19th June 2019
SDC work with consortium to develop ground-breaking lightweight double-deck trailers for Tesco
One of the world’s largest supermarket groups, Tesco, is currently trialling six new model double deck trailers aiming to reduce their carbon footprint and HGV emissions by 15%. Trailer manufacturer, SDC have been working with Tesco and a consortium of partners including Cambridge University and Lawrence David on the project, which has been part funded by Innovate UK.
The proto-type Boxvan trailers, featuring a range of aerodynamic and lightweight elements will be tested against two of Tesco’s current vehicles on designated routes to establish which is the most effective in reducing the operator’s carbon emissions.
SDC’s Engineering Manager Jimmy Dorrian said “As the UK and Ireland’s leading semi-trailer manufacturer, SDC have made significant developments in the field of trailer aerodynamics over the years and we are delighted to be working with Tesco on ways to enhance their delivery operations.
When the project was commissioned, our engineers began by assessing Tesco’s current vehicle design and looking a new materials and components which could be used to reduce trailer weight. Once this was achieved, we then looked at aerodynamic aids in conjunction with our partners, that could be integrated in order to further reduce fuel consumption and associated emissions.
We are delighted with the outcome having delivered an overall weight saving of 1,250kg on the chassis alone, which will offer considerable benefits for Tesco with a reduction in carbon emissions and fuel consumption. As with all new concepts, only time will establish durability.”
Using Finite Element Analyis (FEA), SDC were able to reduce the amount of steel in the trailer chassis by fitting a honeycomb steel panel floor. The result meant that not only does the floor weigh less, but the build strength was enhanced by bonding the floor to the trailer chassis. SDC replaced Tesco’s current spec of wide twin wheels with six 445/45 super single tyres, which allowed the manufacturer to further reduce the trailer weight and reduce rolling resistance. This in turn meant that a standard nine tonne axle could be fitted with the added benefit of greater stability.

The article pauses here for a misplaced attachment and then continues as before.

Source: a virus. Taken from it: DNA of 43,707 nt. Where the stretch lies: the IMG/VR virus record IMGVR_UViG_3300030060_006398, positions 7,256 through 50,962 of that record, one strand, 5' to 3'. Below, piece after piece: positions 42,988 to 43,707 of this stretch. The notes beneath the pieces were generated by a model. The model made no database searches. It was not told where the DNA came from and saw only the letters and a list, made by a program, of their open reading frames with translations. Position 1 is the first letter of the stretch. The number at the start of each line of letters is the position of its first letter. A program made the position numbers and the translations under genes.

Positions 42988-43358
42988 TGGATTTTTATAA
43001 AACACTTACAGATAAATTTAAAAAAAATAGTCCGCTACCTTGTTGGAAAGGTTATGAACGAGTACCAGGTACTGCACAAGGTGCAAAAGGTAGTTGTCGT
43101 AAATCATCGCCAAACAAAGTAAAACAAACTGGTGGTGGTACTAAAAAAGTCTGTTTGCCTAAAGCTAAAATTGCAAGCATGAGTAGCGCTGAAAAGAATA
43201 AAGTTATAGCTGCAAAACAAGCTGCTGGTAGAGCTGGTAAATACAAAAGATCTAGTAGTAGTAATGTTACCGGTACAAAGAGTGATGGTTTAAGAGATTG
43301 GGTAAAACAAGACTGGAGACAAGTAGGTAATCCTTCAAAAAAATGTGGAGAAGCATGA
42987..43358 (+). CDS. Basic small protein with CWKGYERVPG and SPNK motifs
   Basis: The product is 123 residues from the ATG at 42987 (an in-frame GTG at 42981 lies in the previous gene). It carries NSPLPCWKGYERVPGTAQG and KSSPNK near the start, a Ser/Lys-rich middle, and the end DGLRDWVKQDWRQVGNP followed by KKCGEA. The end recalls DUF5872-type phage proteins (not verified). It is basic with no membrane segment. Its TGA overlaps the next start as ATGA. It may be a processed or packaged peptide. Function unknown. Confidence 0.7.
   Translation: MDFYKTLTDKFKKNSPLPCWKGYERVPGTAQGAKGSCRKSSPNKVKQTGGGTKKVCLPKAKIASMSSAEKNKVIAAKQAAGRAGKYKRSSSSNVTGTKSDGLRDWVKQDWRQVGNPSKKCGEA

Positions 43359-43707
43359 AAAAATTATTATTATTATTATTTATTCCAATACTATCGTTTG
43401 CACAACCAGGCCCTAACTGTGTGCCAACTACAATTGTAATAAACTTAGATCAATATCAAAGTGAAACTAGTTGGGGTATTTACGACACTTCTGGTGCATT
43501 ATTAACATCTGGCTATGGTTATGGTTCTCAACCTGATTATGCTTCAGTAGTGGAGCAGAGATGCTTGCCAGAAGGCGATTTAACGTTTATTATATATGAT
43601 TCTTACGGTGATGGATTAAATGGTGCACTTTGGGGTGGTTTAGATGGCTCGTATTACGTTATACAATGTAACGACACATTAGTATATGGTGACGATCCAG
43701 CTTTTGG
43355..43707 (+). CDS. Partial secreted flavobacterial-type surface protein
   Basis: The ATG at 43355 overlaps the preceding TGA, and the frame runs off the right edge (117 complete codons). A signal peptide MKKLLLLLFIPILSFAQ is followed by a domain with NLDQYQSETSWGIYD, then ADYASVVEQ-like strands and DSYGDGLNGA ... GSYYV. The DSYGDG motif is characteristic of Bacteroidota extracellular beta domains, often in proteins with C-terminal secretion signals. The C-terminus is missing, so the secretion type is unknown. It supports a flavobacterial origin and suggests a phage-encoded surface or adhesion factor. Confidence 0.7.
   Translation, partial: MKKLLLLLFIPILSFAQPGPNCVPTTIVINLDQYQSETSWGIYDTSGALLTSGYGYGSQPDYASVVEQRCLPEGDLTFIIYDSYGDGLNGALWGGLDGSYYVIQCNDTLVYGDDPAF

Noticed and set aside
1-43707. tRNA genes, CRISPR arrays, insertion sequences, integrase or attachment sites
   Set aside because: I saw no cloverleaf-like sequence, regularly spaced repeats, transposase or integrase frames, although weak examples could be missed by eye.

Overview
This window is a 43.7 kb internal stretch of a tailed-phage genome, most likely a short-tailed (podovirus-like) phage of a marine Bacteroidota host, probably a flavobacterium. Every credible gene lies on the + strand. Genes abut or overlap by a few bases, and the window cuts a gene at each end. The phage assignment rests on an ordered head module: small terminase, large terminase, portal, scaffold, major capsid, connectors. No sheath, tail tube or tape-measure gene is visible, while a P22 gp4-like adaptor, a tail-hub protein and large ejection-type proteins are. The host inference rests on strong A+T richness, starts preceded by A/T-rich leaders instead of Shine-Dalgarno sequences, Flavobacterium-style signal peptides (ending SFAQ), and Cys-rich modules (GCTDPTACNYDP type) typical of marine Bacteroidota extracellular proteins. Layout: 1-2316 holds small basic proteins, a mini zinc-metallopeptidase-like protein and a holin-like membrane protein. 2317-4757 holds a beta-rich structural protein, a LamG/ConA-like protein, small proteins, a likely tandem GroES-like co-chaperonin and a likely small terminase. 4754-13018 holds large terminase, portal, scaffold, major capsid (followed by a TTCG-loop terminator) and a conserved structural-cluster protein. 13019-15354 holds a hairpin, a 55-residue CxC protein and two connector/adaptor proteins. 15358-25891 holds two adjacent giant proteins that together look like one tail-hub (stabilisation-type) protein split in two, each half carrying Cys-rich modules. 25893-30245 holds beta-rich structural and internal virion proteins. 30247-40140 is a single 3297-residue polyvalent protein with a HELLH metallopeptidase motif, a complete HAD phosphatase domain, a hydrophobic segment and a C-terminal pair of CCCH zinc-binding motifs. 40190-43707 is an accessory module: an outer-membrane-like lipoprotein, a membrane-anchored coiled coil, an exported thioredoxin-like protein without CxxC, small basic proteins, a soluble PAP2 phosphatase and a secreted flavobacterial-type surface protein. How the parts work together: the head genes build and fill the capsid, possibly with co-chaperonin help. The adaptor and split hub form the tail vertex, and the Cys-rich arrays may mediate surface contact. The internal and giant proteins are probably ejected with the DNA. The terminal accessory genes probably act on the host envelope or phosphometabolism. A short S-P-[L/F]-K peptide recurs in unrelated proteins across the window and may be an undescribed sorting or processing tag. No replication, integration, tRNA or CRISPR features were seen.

The trailer proto-type was fitted with a tapered rear end and a newly designed front pod with vertical splitter, which aims to reduce drag and fuel consumption by allowing airflow coming from the tractor unit to flow smoothly over the trailer. The trailer is also fitted with side skirts to prevent air turbulence in front of the axles.
Tesco’s existing design of double deck meant that due to weights, the trailer maxed out on payload before it maxed out on volume. The light-weighting of the trailer meant that Tesco can now plan based on maximum cage volume, without worrying about weight. This additional capacity equates to approximately 10% more cages being moved on each trailer, reducing the number of vehicles required and further reducing the supermarket’s carbon emissions.
Data from the project is being recorded and assessed by Cambridge University’s Engineering team, headed by Professor Michael Sutcliffe. Initial results from the trials have shown a positive reduction in trailer emissions, with the aerodynamic double deck trailers delivering a fuel saving of up to 11.2% per tonne-km payload transport work.
Tesco’s Fleet Engineering Manager, Cliff Smith, said: “It’s early days but the aerodynamic and lightweight features of these trailers are certainly of interest to us for future specification, as a company we are committed to reducing our carbon footprint and both the aerodynamic and lightweight elements have achieved improvements in that area.”
Final results from the nine-month trial are expected to be announced in Q1 2020. In the meantime, Dorrian confirms that SDC’s engineering team will continue to explore light weighting and trailer aerodynamics to provide industry leading products and operator savings. SDC offer a wide range of aerodynamic enhancements across their full semi-trailer range and in 2011 they launched their ‘Aeroliner’ curtainsider, incorporating vortex generators and an aerodynamic design to deliver a 12% operator fuel savings.